First do a safety check of the tree.
This means you need to first do a target check on your trees near property. In New Jersey there are old home which means there are old trees that can be a serious threat to property. Sometimes homeowners become attached to sentimental trees an overlook the fact that they cause damage to nearby property. We have many people call us to determine the risk to property in NJ and it really helps to have a professional set of eyes that can look at the threat without bias.
Next inspect the tree.
Look the tree over for any damage. Damage can include dead branches, missing bark, holes, or any sign of weakness. To properly inspect a tree start at the trunk and move upward.
What to look for?
- Check for cuts in or peeling bark.
- Use binoculars to inspect the tree’s crown for dead wood and brown leaves.
- Cracked or heaving soil, especially on the side opposite the lean.
- Exposed roots around the base of the tree.
- V-shaped or U-shaped multiple trunks are weak points for mature trees. The connective wood where the trunks come together may lose strength — and be more likely to split — with age and when storms occur.
- Cracks that extend deeply into or through the trunk.
- Reduced, smaller, or no foliage
- Premature autumn color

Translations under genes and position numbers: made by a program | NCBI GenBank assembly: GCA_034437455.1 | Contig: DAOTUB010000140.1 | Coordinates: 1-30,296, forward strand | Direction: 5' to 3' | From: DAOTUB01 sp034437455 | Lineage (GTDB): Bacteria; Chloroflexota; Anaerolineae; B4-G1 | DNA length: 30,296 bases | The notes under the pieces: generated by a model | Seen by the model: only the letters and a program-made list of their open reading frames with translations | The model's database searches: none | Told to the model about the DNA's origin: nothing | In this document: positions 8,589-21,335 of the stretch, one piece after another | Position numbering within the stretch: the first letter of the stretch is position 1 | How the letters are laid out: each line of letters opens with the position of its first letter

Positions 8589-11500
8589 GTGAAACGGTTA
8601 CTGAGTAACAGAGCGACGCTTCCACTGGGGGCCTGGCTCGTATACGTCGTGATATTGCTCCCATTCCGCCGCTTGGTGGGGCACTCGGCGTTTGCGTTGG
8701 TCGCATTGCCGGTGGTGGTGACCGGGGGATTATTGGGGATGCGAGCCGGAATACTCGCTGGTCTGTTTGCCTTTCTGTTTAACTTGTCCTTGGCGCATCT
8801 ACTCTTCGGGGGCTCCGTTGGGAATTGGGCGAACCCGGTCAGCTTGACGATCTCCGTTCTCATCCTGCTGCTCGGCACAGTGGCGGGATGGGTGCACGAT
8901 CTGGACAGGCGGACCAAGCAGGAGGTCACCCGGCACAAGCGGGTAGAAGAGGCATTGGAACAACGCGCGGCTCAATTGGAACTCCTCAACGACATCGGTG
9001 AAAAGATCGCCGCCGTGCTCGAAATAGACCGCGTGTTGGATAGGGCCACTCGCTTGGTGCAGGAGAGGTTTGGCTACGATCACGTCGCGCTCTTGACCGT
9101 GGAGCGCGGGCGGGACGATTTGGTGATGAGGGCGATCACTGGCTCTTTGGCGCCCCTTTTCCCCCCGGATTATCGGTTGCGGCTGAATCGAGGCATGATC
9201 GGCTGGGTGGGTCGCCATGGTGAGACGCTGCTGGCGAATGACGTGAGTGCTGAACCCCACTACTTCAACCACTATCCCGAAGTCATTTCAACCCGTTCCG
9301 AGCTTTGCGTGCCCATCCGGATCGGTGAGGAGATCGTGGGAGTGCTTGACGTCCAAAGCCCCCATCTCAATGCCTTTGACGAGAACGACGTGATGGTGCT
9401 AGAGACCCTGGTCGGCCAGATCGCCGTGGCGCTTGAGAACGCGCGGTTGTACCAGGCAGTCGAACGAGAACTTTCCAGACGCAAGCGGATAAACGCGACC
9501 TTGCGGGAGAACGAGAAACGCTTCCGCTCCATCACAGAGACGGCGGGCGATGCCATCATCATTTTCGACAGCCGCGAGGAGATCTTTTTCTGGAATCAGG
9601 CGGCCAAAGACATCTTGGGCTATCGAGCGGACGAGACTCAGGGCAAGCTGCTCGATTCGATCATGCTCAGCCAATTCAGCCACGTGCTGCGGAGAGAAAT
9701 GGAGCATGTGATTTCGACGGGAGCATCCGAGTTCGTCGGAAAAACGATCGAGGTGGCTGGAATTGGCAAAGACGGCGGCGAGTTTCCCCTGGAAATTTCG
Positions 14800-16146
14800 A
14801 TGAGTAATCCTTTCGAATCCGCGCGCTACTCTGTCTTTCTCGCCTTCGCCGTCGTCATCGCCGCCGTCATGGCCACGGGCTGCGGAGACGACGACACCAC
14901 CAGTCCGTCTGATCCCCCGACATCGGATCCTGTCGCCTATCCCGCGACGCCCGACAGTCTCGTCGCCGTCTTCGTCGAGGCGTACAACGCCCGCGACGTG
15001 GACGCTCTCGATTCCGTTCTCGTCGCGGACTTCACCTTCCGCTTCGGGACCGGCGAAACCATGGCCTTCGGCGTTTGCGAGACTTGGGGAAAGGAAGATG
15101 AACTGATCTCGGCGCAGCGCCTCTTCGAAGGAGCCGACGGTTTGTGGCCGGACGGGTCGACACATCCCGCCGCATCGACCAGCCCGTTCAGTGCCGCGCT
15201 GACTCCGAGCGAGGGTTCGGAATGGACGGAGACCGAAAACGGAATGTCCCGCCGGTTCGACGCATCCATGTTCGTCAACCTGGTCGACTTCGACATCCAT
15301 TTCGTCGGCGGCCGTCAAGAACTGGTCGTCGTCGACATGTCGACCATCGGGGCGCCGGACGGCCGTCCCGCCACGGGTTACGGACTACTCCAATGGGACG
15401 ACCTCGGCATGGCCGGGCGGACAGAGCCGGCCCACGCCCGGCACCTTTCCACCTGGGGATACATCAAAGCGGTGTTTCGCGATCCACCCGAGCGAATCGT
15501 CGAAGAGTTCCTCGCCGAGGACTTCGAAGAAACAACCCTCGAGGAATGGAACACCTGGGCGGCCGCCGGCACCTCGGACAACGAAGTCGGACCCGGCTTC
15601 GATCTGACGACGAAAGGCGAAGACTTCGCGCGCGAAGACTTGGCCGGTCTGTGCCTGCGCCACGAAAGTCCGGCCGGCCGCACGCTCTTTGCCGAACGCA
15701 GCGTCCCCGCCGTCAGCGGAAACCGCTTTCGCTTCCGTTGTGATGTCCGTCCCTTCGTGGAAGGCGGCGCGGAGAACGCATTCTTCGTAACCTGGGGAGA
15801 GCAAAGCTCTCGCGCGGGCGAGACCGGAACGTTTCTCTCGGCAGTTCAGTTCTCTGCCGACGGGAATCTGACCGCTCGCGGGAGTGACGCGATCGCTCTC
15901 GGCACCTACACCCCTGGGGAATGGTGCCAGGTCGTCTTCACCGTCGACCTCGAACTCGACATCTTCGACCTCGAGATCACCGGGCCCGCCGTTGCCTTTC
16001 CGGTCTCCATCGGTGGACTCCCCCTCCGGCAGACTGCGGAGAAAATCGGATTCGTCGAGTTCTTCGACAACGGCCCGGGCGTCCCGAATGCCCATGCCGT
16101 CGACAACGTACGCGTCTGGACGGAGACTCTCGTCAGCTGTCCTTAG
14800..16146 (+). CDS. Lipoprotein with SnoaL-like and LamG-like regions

- Mushrooms, conks, and carpenter ants at the base of the tree are a sign of decay and rot.
Warning to New Jersey residents: Be On the Lookout For Oak Wilt
Oak wilt is an aggressive disease that affects many species of oak. It is caused by the fungal pathogen, Ceratocystis fagacearum. Red oaks are seriously threatened by this disease and die within weeks, whereas white oaks are the lesser susceptible species and can take one or more years to die . Oak trees have a tendency to intertwine their roots, creating an underground pathway for the disease to spread from one oak tree to another. The disease is also spread by insects, injury and storm damage. Pruning during the spring and summer can also facilitate spread, as these insects are attracted to tree wounds during this time of year. Learn more https://www.state.nj.us/dep/parksandforests/forest/community/oakwilt.htm